Travelling for work doesn’t have to mean breaking a cold sweat while trying to navigate a strange city, already 40 minutes late for your first interview. But it usually does. So, in a bid to decrease your stress levels, we’ve put together our best time-saving hacks for busy travellers.
Look for a hotel with a work suite
Don’t worry, this isn’t one of those lists that suggests you combine checking your emails with brushing your teeth and add an extra few hours to your working day by avoiding sleep. However. Looking for a hotel with a work suite - and great wifi connection - will save you a lot of time. Staying somewhere with a conference room makes it a lot easier to schedule last-minute meetings and having a printer to hand will probably end up saving your life.
Search via address, not just city
Proximity. Every question we’ve ever asked our business bookers about what they look for in a hotel comes back to proximity. It doesn’t matter how great the breakfast, or how friendly the staff, is when you’re on the other side of the city to the conference centre where you’re due to deliver a presentation in 20 minutes. With this in mind, we’ve made sure that address search queries are available for every destination on Booking.com. This helps travellers narrow down a search to even the building number and – hopefully – shaves more than a couple of minutes off your commute.
Check-in the night before
As more business travellers have taken to adding a couple of extra days onto work trips, the benefits of “bleisure” travel are becoming apparent. Taking the opportunity to explore a strange city will make you feel confident navigating while arriving the evening before a conference frees you from stress caused by flights delays. It’ll also allow you to pick the hotel staff’s brains on the best route to your first meeting and the best place to grab breakfast en route.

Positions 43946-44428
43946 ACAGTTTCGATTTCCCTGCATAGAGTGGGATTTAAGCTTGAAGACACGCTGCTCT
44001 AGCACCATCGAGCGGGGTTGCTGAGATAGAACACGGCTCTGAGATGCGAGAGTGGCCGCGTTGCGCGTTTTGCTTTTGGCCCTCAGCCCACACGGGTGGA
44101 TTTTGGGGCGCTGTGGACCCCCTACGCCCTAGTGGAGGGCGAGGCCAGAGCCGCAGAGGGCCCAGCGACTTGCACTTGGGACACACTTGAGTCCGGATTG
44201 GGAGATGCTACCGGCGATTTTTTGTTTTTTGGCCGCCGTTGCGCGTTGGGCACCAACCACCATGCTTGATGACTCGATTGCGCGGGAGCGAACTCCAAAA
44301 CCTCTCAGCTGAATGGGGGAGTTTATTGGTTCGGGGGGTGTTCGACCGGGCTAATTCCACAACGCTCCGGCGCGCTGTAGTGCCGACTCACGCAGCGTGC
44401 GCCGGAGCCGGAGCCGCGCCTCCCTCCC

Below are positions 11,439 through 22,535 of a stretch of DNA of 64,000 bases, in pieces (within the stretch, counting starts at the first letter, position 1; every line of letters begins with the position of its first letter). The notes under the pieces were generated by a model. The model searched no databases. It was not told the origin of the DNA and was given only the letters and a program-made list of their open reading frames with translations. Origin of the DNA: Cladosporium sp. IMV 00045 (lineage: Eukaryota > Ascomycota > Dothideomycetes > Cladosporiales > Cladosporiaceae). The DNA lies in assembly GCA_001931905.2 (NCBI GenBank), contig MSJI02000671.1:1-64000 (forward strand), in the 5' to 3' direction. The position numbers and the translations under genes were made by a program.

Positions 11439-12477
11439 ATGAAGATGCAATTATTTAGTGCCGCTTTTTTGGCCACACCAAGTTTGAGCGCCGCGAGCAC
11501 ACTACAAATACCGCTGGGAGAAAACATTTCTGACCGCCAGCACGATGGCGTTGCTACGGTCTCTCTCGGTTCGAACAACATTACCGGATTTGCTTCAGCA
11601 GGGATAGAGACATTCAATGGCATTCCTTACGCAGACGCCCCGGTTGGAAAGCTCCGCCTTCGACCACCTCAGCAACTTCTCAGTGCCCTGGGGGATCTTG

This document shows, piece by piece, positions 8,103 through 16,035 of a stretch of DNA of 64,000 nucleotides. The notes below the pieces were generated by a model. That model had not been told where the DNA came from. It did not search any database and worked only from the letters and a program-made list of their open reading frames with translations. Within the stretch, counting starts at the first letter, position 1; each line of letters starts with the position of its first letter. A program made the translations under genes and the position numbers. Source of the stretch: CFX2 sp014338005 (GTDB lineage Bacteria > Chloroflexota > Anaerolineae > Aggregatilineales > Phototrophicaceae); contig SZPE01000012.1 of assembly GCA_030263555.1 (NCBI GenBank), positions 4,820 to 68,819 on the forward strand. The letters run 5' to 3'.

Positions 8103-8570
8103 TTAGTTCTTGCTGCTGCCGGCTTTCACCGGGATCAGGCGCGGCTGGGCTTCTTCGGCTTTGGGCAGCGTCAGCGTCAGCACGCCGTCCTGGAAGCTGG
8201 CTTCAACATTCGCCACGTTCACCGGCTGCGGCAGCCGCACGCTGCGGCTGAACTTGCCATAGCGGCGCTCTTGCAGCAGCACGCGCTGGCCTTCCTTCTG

Pre-book taxis or a car-share
If your company has offices in the city you’re travelling to, make the most of them. Find out if your company has accounts with any of the local taxi firms and car rental companies. This will be especially useful if you’re travelling with colleagues - in most cities it’s difficult enough flagging down a taxi for two people, let alone six. Or see if any of your local colleagues are interested in car sharing.
Avoid rush hour
Most of us are used to navigating – or ideally avoiding – rush hour in our home towns, but a new city can always surprise you. Forget the usual 7am-10am mayhem: In Las Vegas one of the busiest periods is 3.30-6.30pm, Madrid sees a lot of traffic at lunchtime as people travel home for their midday meals, and the busiest London tube lines have 20 times more traffic than the least used lines. Asking hotel staff about the quirks of their city’s traffic flow will save you time and help you navigate like a local.
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